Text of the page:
What is the value in having multiple corporate blogs? How can they help you tell multiple sides to a story?

When I wrote my original "Creating an Attention Wave" story, I mentioned in the "Package Components" section about creating multiple posts in different corporate blogs to go out as part of the overall "package". Commenter Tamara Gruber liked this emphasis and relayed her own story:

A client of mine just did an announcement through a blog post from the CEO that talked about the new features and business benefits. That was followed on by a post from the CTO that got into the nitty gritty details. All of these pieces help tell the story. We always need to remember to step outside and take an outsiders view and guide them through the news with multiple forms of content to make sure they "get it."

I thought it might be illustrative to provide a specific example of how I and my team used this concept with a recent announcement we made at Voxeo.

THE EXAMPLE

Back in August at the SpeechTEK conference in New York City, we put out this news release on August 25, 2009, announcing the newest version of our software, Prophecy 10:

Voxeo Announces Prophecy 10: The Unlocked Communications™ Platform

We followed that with a series of blog posts and a video podcast across several blogs:

Voxeo Talks (our main corporate blog)

Voxeo Developer's Corner (technical topics for developers)

The Tropo Blog (posts about our Tropo.com platform)

IMified Blog (posts about our IMified platform)

VoiceObjects Developer Blog (posts for developers using our VoiceObjects tool)

Emerging Tech Talk (video podcast)

Altogether we had 5 supporting blog posts on the day of the launch and a total of 7 blog posts and 1 video podcast within 48 hours of the launch.

All of these blog posts, once posted to our blog sites, also were distributed to readers via:

All of this distribution happened automatically through our platform.

A FEW COMMENTS

As I look down the list of posts, several points pop into my mind:

  • MULTIPLE AUDIENCES - As you look through the different posts, you can see that they are written to cater to the different users of our various platforms and tools. They get specifically into how the announcement matters to the specific audience.

  • DIFFERENT DEPTHS - The posts vary in technical detail. Both the Voxeo Talks post and the ETT video focus on the overall message. Some of the other posts touch on the very basics of how someone can get going - and then a few dive into technical details and even include code samples.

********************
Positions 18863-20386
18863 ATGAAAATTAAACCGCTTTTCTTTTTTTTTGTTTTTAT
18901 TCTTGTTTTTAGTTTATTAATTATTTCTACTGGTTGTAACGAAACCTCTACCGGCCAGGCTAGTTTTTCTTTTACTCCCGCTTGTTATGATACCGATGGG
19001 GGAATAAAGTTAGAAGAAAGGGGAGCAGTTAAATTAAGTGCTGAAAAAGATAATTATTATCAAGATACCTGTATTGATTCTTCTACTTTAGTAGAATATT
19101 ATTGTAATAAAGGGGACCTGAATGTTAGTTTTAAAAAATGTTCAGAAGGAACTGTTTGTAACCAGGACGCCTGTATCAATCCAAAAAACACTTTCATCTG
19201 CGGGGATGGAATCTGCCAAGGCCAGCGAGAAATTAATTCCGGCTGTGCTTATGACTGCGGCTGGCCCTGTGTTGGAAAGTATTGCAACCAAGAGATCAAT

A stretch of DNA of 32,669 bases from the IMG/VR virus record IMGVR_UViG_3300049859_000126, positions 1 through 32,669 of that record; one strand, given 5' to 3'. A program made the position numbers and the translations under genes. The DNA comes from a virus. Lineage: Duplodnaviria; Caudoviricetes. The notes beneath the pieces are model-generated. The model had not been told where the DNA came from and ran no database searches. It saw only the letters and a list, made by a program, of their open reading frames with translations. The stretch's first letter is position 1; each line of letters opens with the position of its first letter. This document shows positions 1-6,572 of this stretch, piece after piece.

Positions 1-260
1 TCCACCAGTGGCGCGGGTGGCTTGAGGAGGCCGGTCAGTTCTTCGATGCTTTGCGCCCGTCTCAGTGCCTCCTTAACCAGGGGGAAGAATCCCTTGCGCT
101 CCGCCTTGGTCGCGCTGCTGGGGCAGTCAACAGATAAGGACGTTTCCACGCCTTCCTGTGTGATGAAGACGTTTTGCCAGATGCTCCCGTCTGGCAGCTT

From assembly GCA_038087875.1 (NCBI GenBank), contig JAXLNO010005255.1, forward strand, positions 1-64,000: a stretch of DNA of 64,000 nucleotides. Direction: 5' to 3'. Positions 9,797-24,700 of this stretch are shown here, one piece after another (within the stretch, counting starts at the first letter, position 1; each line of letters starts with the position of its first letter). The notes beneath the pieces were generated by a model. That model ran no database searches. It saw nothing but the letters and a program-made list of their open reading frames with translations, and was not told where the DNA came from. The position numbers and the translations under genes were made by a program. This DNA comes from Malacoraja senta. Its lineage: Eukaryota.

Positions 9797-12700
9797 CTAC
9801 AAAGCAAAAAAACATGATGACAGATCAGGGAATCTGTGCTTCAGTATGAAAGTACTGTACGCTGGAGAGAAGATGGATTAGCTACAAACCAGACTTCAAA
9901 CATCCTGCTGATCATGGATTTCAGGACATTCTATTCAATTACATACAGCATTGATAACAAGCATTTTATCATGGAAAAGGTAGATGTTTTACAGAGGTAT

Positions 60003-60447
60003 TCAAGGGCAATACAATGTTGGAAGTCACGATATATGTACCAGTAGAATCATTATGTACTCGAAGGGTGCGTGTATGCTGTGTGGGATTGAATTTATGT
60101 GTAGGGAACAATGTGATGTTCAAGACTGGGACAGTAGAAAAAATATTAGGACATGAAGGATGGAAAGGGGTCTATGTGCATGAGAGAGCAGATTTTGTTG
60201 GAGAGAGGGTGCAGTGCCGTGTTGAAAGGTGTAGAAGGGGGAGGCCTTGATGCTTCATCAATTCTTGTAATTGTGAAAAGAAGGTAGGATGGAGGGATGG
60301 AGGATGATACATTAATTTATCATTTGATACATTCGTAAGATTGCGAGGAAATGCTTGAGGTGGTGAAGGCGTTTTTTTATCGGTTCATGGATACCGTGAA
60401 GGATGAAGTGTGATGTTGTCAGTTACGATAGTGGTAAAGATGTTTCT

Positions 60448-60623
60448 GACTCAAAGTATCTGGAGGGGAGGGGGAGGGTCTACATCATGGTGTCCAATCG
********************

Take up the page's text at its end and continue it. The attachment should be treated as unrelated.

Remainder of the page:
• VARIED HEADLINES - The headlines... the titles of the posts, vary widely. There is the Voxeo Talks post title that uses the "Unlocked Communications" theme we were announcing in the release. There are longer, more descriptive headlines. There are shorter headlines. You can easily tell which are my titles... they are the longer ones (outside of Voxeo Talks). I tend to write my headlines for Twitter. I literally do copy/paste my title over into Tweetdeck to see: 1) will it fit into 140 characters with enough room for a retweet and for a link; and 2) how does it look in Twitter. The goal is of course to get people to open your link. But I do also like having the shorter titles mixed in there as well. Some of them are short and succinct... I might have changed a couple but overall it's a good mixture.

  • DEVELOPER-CENTRIC - In looking over the posts in hindsight, outside of the Voxeo Talks post and the ETT video, they are all focused on developers who use our various platforms and tools. While that is great to reach out to folks working on our platforms, developers are only one of our audiences. What's clearly missing as I look at this is anything related to more of a business focus, outside of the VT and ETT posts. The opportunity was here to put up, for instance, a post like "Prophecy 10 Brings SMS and IM To Your Contact Center" or "Want to move your customer interaction beyond voice?"... you get the idea... something that addressed the business impact of the announcement. (Next time...)

There were also different authors of the posts which provided different wording, different writing styles, etc.

THE CAVEAT

So the good news was that we had multiple posts across multiple blogs addressing multiple audiences and using multiple headlines.

Going back to my Attention Wave post, though, for a variety of reasons we didn't package all of this content as a "wave". Even on the first day, the 5 blog posts streamed out over the course of the day, and the other 3 streamed out two days later. Largely the major issue was that we were simultaneously involved in the largest trade show presence we have all year... so our own internal attention wasn't able to focus on preparing the package of content.

Now I don't know that this was necessarily a bad thing. The upside of streaming the content out over the course of several days is that you kept the mention of the announcement flowing out through the distribution channels. There is a case to be made to have an initial wave of posts - and then follow that with subsequent posts to keep the attention. (Wait! Shall I call those "attention ripples"? :-) )